IDentityTheft 911 One Sheet
Client: IDentityTheft 911, a national provider of identity and data theft prevention and resolution services for insurance companies, banks, and member organizations.
Challenge: IDentityTheft 911 wished to inform its clients and prospects about amajor data breach that had been in the news.
Result: Cap & Wing wrote up a “Client Alert” one sheet that hit on the specifics of the incident and positioned the client’s services as vital in the prevention and management of similar crimes.
A major breach affecting soldiers and their families highlights the need for all companies managing customer information to establish protective systems in advance of data loss.
Breach Exposes 5 Million Military Patient Records
Data breaches aren’t always caused by an organized hacker attack. In September 2011, a high-profile breach occurred when a thief used the decidedly low-tech method of removing tapes from a parked car in San Antonio.
The tapes had been in the care of an employee of Science Applications International Corp. (SAIC), a Fortune 500 company which counts TRICARE, the U.S. military’s health plan, as one of its clients. The stolen tapes contained TRICARE data for 4.9 million active and retired military personnel and their families. Included were Social Security numbers, addresses and phone numbers, as well as sensitive medical information.
Since news of the theft went public, SAIC officials have issued statements downplaying the risks. They claim that retrieving the tapes’ data would require technical know-how unavailable to a random thief. At the same time, officials acknowledge that if the theft was planned, the perpetrator would likely possess the equipment and knowledge to access the sensitive data. Naturally, that information could be used for identity theft crimes.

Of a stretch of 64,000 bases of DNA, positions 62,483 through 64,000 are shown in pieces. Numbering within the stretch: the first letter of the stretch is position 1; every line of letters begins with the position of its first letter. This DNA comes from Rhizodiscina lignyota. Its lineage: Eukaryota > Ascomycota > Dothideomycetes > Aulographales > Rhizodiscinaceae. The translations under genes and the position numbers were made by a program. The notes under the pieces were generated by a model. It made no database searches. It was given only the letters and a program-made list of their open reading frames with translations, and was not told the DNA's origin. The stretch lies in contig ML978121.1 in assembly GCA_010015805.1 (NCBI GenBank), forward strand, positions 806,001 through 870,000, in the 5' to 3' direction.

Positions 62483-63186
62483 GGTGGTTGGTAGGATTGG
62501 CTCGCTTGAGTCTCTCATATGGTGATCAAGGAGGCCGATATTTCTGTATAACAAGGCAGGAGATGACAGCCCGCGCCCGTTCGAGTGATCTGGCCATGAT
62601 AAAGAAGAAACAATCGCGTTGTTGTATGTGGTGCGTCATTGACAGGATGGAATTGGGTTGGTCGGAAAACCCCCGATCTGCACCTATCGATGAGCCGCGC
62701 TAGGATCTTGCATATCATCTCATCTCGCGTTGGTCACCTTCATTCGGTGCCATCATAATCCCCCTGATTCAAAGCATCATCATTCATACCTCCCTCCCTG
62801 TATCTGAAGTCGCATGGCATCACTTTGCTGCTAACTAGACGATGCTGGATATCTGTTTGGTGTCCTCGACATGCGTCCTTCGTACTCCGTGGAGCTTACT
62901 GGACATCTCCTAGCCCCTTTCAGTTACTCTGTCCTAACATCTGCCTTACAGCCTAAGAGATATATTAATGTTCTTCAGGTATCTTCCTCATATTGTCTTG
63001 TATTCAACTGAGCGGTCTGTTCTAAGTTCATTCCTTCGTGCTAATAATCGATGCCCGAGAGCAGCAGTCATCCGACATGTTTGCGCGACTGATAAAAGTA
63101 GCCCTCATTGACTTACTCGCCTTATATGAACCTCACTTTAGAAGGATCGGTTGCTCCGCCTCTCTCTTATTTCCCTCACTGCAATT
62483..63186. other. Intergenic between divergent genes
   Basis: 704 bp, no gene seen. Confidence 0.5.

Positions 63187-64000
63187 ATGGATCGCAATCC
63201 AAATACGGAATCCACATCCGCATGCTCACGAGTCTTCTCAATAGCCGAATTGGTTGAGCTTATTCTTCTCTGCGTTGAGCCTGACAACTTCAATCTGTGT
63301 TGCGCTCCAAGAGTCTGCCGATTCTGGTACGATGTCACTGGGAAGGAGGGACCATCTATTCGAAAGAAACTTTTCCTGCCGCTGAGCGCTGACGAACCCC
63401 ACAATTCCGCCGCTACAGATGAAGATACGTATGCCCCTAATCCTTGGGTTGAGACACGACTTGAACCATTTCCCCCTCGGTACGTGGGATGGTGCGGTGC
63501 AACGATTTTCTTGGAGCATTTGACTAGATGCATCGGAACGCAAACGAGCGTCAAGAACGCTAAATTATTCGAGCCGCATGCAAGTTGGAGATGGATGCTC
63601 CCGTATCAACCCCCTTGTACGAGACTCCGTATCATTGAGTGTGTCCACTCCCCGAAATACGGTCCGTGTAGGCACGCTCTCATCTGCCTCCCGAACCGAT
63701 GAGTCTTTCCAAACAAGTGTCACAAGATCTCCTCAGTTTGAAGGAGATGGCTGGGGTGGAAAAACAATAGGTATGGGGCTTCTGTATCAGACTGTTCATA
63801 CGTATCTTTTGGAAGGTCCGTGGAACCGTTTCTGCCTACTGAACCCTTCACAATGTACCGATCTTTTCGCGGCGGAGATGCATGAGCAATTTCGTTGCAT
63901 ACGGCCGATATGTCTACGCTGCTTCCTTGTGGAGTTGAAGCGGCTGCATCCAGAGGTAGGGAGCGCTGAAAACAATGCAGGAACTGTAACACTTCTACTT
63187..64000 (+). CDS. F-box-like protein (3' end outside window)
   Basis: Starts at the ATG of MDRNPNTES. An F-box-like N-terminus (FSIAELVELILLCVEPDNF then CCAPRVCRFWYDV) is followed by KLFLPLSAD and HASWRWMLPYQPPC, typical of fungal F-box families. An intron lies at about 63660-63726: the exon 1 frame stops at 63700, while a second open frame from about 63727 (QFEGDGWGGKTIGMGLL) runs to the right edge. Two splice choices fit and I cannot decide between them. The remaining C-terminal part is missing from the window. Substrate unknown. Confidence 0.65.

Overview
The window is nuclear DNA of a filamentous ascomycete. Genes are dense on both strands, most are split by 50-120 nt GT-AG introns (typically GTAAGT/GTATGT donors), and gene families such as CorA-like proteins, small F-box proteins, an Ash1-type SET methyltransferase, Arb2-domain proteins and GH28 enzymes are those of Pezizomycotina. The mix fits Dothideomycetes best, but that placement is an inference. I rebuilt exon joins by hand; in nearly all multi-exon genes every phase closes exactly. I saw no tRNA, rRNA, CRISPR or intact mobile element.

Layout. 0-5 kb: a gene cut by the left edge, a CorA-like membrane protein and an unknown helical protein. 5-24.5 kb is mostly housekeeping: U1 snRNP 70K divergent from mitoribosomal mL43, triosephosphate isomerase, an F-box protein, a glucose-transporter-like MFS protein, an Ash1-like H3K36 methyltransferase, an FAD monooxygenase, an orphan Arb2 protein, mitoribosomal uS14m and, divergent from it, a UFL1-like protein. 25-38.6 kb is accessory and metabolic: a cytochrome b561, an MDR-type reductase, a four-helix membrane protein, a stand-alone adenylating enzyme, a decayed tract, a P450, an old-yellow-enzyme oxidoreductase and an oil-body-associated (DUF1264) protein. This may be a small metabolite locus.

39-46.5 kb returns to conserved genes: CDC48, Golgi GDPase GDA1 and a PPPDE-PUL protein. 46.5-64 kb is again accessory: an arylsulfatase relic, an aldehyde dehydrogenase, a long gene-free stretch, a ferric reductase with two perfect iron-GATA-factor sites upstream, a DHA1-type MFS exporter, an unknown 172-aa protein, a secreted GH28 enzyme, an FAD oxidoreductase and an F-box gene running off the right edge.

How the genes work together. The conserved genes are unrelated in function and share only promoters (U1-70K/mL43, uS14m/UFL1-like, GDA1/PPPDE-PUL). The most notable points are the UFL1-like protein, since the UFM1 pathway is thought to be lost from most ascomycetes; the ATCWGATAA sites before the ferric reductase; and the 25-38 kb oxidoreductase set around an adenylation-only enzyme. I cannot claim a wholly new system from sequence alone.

Data Breach Facts
SAIC notes that the tapes were stolen while being transported “in compliance with the terms of their contract.” Whether the breach can be blamed on bad luck, unvetted procedures, or employee negligence, the crux of the matter is SAIC now faces public relations and logistical challenges as it works to rectify the situation. The company must also incur new financial burdens to cover breach notification requirements, crisis public relations and notification costs, to name a few.
In general, the average total breach cost per company hit a new high of $7.2 million in 2010 and the average cost per compromised customer reached $214. Considering that this breach entailed 4.9 million people, if SAIC’s expenses conform to this average, the data breach will cost the company in excess of $1 billion.
Safeguard Your Business and Customer Data
When a breach occurs, Identity Theft 911 can mitigate costs and damages. As the nation’s premier identity and data risk management services provider, we can even reduce the odds of a breach occurrence before it happens. Our comprehensive breach services include:
- Expert advice and preparedness tools for breach avoidance best practices
- A customized incident response plan that mitigates risk
- Assessment of breaches and response support
- Notification of affected individuals, credit bureaus and government offices
- Personalized fraud assistance to all notification recipients